When we were heading for this particular restaurant, it was of course for a reason. Normally, we have lunch only on very rare occasions on our trips, and when we actually do, it's typically in restaurants at a freeway exit, most likely one of the many chain restaurants that are abundant at the exits. As mentioned above Strawn's is a chain as well, but a rather short chain! But why were we going to have lunch at this specific restaurant? Well that was because another one of Tim's acquaintances, Rissa, works at this place, and he would like to say "Hello" and the two of them had agreed that we should have lunch there. We found the restaurant without problems and went inside. Rissa had not started her shift though and was not yet present, so we just ordered some lunch, and at the same time as it was served, she arrived. The food on the premises was plain, every day food but very good and the prices were very reasonable. I forgot what Tim had, but I ordered a bacon burger for five dollars and a soda ($3.50). While we ate we chatted with Rissa although she obviously had to take care of her customers in between. She insisted that we had a piece of pie for dessert. The place was obviously famous for their pies, and we ended up persuading ourselves to share a piece of strawberry pie without a whipped cream, as Tim suffers from lactose intolerance. In the end we had to say goodbye as we still had more than 200 miles to go – and Rissa paid for our lunch! And thank you again for that, should you happen to read this.
We headed back to the interstate and continued south on Interstate Highway 49 to
Lafayette, from where we just continued in the same direction but now on US
Route 90 to our final destination in New Iberia, where we had booked a room from
In fact, this vacation is probably the one where
we have pre-ordered the most rooms (except the very first in 2000, where every
single hotel was booked in advance as we were 11 people travelling together).
After a while
the weather began to change from
sun with a few clouds to very cloudy, and gradually it turned not just to rain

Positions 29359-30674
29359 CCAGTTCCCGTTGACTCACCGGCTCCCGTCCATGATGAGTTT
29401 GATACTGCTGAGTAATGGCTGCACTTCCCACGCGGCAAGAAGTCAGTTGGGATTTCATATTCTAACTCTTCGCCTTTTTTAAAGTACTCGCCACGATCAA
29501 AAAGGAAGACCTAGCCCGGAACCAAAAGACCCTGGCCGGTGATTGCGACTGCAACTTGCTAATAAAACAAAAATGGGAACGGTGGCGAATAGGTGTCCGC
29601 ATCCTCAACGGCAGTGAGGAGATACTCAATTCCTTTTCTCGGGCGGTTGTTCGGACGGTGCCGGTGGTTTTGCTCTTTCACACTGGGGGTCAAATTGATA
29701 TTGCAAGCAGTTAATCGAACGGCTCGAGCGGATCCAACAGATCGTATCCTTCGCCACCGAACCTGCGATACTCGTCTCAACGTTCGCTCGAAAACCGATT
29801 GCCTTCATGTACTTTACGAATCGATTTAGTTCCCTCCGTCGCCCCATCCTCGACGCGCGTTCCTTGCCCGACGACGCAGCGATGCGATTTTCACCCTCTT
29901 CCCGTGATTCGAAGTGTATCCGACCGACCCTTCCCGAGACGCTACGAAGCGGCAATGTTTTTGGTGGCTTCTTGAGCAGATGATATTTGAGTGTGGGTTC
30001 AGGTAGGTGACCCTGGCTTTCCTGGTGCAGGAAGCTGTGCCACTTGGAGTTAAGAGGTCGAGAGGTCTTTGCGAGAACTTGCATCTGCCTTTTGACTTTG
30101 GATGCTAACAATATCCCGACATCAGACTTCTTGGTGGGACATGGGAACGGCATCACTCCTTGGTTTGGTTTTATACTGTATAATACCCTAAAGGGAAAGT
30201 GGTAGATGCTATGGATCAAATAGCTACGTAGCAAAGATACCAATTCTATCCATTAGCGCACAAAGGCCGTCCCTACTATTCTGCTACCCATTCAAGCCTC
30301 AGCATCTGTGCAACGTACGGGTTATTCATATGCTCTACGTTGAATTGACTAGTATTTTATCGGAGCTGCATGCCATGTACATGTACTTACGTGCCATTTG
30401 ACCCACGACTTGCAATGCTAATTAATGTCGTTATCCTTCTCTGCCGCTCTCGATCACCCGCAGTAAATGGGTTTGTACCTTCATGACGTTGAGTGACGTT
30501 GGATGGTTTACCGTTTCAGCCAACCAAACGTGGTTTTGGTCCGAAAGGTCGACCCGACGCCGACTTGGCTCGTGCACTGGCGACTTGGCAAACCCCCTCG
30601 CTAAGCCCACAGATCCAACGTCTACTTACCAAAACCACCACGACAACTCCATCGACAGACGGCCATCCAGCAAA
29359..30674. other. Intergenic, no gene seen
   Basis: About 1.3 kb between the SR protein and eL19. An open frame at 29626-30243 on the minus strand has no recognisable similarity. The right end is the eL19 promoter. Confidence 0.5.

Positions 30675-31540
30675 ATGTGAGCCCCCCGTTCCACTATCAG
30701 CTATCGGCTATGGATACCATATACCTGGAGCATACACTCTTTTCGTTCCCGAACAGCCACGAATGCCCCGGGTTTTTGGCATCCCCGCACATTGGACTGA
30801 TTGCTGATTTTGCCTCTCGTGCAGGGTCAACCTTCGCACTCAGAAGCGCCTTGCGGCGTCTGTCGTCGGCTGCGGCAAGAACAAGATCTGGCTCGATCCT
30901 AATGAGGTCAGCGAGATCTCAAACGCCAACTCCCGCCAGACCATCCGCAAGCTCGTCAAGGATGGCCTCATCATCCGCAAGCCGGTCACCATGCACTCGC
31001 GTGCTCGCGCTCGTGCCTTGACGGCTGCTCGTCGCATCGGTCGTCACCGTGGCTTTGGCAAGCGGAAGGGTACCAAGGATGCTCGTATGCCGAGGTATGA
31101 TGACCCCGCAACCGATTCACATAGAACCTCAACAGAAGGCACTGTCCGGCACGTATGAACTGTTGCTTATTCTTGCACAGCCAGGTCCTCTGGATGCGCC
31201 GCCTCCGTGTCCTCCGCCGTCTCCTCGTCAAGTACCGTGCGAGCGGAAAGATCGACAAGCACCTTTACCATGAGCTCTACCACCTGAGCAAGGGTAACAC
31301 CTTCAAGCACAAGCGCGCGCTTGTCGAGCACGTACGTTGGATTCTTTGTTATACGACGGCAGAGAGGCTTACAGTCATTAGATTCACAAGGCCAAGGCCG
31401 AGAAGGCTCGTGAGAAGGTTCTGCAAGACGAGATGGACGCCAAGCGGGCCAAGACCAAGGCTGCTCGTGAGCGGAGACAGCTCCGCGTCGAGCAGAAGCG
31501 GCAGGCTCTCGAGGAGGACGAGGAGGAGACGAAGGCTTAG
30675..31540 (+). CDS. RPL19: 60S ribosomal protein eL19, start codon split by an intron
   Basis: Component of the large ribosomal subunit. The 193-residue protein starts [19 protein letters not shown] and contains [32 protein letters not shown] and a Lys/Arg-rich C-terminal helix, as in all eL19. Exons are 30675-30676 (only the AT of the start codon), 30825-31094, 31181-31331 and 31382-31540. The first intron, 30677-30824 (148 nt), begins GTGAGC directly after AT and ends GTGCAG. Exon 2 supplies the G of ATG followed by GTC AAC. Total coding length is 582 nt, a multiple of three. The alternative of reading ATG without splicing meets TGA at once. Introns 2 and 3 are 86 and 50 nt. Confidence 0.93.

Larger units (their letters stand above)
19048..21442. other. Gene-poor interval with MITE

but to a severe thunderstorm.
Along the way we made a couple of stops, partly
to get gasoline on the car, and partly to get a cup of coffee.
One of these stops took place while the weather
was worst, so just getting from the car into the store made you completely
The temperature had fallen slightly again
compared to the day before, and was between 85 and 95 degrees all day, so it was
definitely not cold.
While at one of our stops, Tim received a text
message from Rissa telling that lightning had struck somewhere in Bossier City
and had three transformer stations out of order so that the entire city was
out of power.
They had therefore had to close the restaurant
and send everybody home, customers as well as staff.
It kept raining the rest of the way to New Iberia,
sometimes so much that we had to slow down considerably down on the freeway,
sometimes just a quiet but steady trickle.
We got to the hotel around 7.15 pm after having left Bonham a
little before 8 in the morning, so it was a long day - but of course interrupted
by about 1½ hours of lunch time.
The swamp was wet, the store was closed
Today was the 4th of July, but from previous
years’ experience, we did not expect anything to happen in town and that proved
to be case, so instead we had booked a swamp tour at Lake Martin, as we did also
on the 4th of July in 2014.
The tour would leave at 9 am, so we got up
early and left the hotel early enough to be at the small “harbor” in Breaux
Bridge half an hour before departure, as recommended.
The first time we were there, we paid in cash
after the tour, but this time we had paid in advance, so we just had to register when we arrived. While we waited for departure, we chatted with some of the
other participants, among these
a lady from Germany, who had lived in the United
States for more than 40 years, but still could recognize our language as Danish.
Not many Americans can do that. We are often
mistaken for being German or Dutch.